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Mr. Beer Deluxe Beer Bottling System, 740-mL
|Price:||$23.15 & FREE Shipping|
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- Drink a home brew in as little as 14 days with this convenient brewer's essential set
- Includes eight 1-liter plastic PET bottles, caps, and labels
- Designed to provide everything needed to bottle a 2-gallon batch of beer
- Makes it easy to store and drink a home brew, to the delight of friends and family
- After a thorough cleaning and sanitizing, reuse the bottles time and again for additional batches of beer
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This convenient brewer's essential includes eight 1-liter plastic PET bottles, caps, and labels. Everything you need to "bottle" a two gallon batch of beer.
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These bottles were what I needed to get started. They are reusable, come with caps, hold about 3 typical beers, cheap, lightweight, shatterproof, sunlight resistant, 'carbonation confirming', marked for fill line, and disposable if necessary.
My biggest concern was that I was going to dread bottling lots of little bottles and then have to deal with and care for lots of little bottles. These are 3 bottles capacity each; 4 of them hold about a gallon/12pack. I quickly moved to using 1/2 gallon growlers so that I wouldn't have tons of plastic bottles around as I increased batch size and frequency. Mr Beer kits generally make lower alcohol beers, and I generally prefer the lower alcohol so that I don't have to sip it anyway, so I use the big growlers for most of the batch, and the last gallon or two goes into these plastic bottles. What I'm saying is that even though I upgraded to a different bottle, I'm still using these and there was no loss in investment. That makes them a smart move whether you use them because they are larger than typical glass bottles or if you need a smaller bottle for the last gallon or so in a batch. Either way, buying a new metal cap each time and having to buy a machine just to put the lid on your bottle just doesn't seem as good as these reusable screw caps. In the event of a disaster, these would probably make better water bottles than small glass bottles too.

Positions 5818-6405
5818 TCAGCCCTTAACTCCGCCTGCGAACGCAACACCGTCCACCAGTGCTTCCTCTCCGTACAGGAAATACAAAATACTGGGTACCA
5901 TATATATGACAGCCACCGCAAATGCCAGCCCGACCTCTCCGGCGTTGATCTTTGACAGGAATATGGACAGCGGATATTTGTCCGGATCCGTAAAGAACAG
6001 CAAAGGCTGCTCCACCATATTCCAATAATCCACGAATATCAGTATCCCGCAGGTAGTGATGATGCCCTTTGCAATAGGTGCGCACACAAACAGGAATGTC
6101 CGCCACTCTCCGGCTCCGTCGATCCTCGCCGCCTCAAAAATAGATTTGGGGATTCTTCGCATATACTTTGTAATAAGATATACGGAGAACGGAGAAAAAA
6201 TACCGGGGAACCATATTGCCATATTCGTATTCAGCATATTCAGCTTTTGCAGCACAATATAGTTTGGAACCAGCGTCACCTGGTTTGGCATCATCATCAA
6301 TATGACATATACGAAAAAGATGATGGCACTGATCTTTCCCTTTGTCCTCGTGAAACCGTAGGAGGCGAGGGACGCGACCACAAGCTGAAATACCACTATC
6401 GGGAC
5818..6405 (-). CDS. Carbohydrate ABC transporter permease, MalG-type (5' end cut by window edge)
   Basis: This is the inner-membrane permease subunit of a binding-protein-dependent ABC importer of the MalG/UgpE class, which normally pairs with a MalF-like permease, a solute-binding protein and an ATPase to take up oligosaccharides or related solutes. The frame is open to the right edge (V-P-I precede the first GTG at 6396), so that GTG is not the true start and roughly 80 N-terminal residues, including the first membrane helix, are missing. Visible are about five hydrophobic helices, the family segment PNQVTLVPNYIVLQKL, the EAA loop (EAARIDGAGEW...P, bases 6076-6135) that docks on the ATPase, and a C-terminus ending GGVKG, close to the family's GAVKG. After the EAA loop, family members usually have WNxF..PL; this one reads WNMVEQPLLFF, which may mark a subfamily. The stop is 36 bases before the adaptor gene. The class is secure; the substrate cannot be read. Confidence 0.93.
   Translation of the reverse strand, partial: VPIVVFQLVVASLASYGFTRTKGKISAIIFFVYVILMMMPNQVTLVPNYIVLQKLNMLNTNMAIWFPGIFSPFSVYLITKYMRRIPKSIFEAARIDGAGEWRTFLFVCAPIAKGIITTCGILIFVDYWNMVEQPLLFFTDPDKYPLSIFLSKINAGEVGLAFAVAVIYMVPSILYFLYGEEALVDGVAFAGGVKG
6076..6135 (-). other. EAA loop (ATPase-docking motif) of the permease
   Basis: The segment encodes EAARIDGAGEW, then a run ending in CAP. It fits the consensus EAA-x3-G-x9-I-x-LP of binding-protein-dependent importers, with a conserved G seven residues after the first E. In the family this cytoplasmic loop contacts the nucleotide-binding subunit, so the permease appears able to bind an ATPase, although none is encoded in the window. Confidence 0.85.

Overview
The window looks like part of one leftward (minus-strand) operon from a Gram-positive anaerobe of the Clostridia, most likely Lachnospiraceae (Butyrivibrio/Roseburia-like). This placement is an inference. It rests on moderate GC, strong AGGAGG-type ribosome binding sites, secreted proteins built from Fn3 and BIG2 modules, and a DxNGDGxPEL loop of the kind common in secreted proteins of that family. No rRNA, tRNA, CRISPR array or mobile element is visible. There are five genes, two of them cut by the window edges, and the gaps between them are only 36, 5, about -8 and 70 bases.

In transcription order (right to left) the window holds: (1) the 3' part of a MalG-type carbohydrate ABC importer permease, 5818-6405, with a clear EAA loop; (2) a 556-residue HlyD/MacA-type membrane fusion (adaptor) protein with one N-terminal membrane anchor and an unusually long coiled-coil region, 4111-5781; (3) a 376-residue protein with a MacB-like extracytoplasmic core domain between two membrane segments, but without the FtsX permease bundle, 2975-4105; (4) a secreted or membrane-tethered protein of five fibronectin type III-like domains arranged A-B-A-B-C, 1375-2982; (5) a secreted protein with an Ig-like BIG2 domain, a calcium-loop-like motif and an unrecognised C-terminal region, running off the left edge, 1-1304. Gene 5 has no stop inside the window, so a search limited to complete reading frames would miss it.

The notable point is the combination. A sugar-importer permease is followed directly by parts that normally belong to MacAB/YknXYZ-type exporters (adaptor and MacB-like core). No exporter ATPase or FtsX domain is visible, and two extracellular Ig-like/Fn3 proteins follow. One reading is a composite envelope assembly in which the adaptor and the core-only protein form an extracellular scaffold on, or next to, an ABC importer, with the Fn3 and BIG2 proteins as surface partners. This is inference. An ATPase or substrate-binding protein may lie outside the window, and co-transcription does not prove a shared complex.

As it's a bummer to open a big growler and find that the beer has not yet peaked - or in some cases carbonated - it's great to have a soft bottle that you can note how long it took to build pressure, how long the beer has had to absorb the CO2, and as samplers so that you can share your larger containers or fancy glass bottles right when that batch is at its peak. If you have guests over, you can also use these to sample out different brews, and then open a growler of whichever one is liked the best.
I imagine that these are good from the beginning of beer making, all the way up until a person starts kegging. Even then, it's nice to have more selection than just what's on tap. The only area where I don't like the idea of these bottles is that since they are plastic and not glass, they will supposedly allow the contents to oxidize over time. This makes them undesirable for long aged beers and any lacto beers (since you would want to heat sterilize your bottles after being in contact with Lactobacillus).
For those concerned with the security ring left on the bottle's neck, just cut it off. Since the caps are relatively inexpensive I use new ones whenever I bottle. Looks better when you are giving them as gifts. Cleaning? As soon as you finish the beer, fill the bottle 1/3 of the way with water, cap it and shake the hell out of it. Removes all the yeast and other remnants. Finally, I would recommend using the 1 liter sized bottles since bottling is the most tedious part of the brewing process.
After you've been brewing a while, you'll want to convert to glass, but you won't have to worry about these plastic ones exploding & breaking until you get the hang of fermentation.